Don’t be a tick box project manager

project tick listThe project manager has to perform a number of duties in their role.  One of them is making sure that all the tasks and activities within the plan are completed at the appropriate time.  This is important as, if they are not completed according to plan, the project will be delayed.

However, while it is important to “check” all of the tasks on the plan, it is important that the project manager does not become tunnel visioned and, fall into the trap that just because the items are being “ticked-off” that all is well!

This opens up an important point, just because an item has been checked and closed, it may not mean that the project will deliver what is required.  I have seen project managers become very focused on showing progress that when they receive an update that a task is complete, they want it to be true.  As, if it is true they can continue to report positive progress to senior management.

Also at play is that many people write “to do” lists – I know that my notebooks are full of them.  They are a great way to collect and organise what needs to be done.  While very useful, it also helps re-inforce the “tick box” mind set.  Primarily due to the fact that many people gain huge satisfaction from physically drawing a line through or placing a tick against the items on the list.  It presents a visual cue to our brain that something has been done.  It is also good to be able to review at the end of the day and see all the items that you wanted to get done has been achieved.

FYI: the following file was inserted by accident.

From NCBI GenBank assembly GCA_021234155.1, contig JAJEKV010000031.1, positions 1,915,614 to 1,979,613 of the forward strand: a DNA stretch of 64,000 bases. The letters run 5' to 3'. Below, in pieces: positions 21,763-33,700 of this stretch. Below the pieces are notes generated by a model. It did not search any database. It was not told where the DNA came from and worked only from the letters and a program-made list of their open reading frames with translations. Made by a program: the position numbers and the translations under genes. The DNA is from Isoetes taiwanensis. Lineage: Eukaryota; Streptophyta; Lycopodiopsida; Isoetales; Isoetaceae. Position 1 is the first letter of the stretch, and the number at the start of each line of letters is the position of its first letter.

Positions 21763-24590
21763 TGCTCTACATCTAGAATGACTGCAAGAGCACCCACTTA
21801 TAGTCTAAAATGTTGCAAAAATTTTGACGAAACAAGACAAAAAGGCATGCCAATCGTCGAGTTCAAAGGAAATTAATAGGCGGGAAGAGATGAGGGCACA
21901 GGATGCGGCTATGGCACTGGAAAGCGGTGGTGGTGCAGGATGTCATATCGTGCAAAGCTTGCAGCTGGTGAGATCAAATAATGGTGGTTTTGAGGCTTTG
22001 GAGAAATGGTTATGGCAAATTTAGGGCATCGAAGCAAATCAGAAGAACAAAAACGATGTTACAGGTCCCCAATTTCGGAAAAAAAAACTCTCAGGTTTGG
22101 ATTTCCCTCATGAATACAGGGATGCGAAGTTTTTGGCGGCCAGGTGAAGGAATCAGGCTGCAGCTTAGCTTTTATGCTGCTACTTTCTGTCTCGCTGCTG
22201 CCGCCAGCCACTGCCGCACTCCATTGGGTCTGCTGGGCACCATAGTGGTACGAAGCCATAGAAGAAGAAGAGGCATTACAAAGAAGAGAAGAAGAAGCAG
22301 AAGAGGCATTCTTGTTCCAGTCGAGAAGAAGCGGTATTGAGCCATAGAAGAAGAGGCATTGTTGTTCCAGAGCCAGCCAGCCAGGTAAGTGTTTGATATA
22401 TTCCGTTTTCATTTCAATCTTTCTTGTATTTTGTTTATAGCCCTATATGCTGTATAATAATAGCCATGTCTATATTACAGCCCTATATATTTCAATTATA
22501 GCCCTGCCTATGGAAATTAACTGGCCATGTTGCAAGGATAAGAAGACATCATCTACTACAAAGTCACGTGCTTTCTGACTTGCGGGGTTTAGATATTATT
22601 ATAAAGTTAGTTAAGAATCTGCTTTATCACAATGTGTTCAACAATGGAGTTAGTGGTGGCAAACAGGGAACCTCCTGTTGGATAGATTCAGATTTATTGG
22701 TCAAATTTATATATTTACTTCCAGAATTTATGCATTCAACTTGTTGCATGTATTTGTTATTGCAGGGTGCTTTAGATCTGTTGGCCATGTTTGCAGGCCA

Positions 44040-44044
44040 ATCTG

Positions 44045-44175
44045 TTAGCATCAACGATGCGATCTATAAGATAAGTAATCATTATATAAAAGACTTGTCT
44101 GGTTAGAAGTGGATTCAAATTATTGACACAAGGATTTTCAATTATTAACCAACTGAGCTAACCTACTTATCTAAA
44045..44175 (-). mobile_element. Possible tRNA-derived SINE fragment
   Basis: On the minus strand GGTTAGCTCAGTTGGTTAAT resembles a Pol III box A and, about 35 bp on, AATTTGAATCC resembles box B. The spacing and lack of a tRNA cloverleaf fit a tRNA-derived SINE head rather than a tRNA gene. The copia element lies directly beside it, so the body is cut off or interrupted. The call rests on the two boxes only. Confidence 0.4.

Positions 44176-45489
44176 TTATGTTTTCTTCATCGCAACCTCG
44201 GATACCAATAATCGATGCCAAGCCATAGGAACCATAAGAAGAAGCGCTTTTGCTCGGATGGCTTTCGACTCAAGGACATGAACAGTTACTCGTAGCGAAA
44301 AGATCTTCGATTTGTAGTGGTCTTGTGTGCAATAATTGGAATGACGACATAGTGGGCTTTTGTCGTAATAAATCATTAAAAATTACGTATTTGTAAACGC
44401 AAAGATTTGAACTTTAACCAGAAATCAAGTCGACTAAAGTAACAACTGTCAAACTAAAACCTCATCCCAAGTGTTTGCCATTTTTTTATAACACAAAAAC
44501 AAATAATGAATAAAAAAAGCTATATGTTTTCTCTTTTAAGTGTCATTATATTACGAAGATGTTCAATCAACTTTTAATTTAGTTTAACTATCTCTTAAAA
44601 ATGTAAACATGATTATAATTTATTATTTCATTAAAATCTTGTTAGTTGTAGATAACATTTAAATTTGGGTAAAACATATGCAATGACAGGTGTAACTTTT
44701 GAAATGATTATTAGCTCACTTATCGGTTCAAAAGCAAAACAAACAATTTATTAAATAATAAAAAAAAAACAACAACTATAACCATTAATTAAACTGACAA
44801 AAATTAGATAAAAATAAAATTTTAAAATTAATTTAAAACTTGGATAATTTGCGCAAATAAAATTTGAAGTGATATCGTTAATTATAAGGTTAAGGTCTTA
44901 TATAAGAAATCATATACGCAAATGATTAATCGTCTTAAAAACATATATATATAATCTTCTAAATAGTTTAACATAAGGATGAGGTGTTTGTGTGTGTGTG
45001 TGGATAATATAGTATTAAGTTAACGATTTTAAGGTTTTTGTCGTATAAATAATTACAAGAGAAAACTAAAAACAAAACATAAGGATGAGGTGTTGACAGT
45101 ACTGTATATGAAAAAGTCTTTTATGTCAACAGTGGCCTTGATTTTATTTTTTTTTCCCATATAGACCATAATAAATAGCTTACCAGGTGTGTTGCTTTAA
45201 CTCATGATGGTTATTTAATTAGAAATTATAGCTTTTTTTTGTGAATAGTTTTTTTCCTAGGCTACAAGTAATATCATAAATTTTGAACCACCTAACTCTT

Now before anyone starts jumping to the conclusion that “to do” lists and check lists are bad – of course they are not.  The point I am making is that you must ensure that the drive to “tick-off” the items does not cloud the judgement if the task has truely been completed to deliver the required outcome.  The “Outcome” is the reason for doing something – if there is no “outcome” why do it?

So, how to avoid becoming a “tick box” project manager?

The first step should be covered by reading the above – awareness.  Knowing that there is a tendancy to want items to close should result in less inclination to take an item as closed without further investigation.

This is the second step, each item put forward as closed must be tested.  In reality, project managers are generalist so do not know the content of a project in depth.  However, a project manager must develop the skills to be able to ask probing questions, review documents, etc so as to reach a level of confidence that an item has been closed.   Where verification requires expert knowledge, you can arrange for peer review by resources with the necessary skills.

To close, understanding that there is a natural desire to want to “tick-off” items should help us all to remember the need to evidence that an item is closed.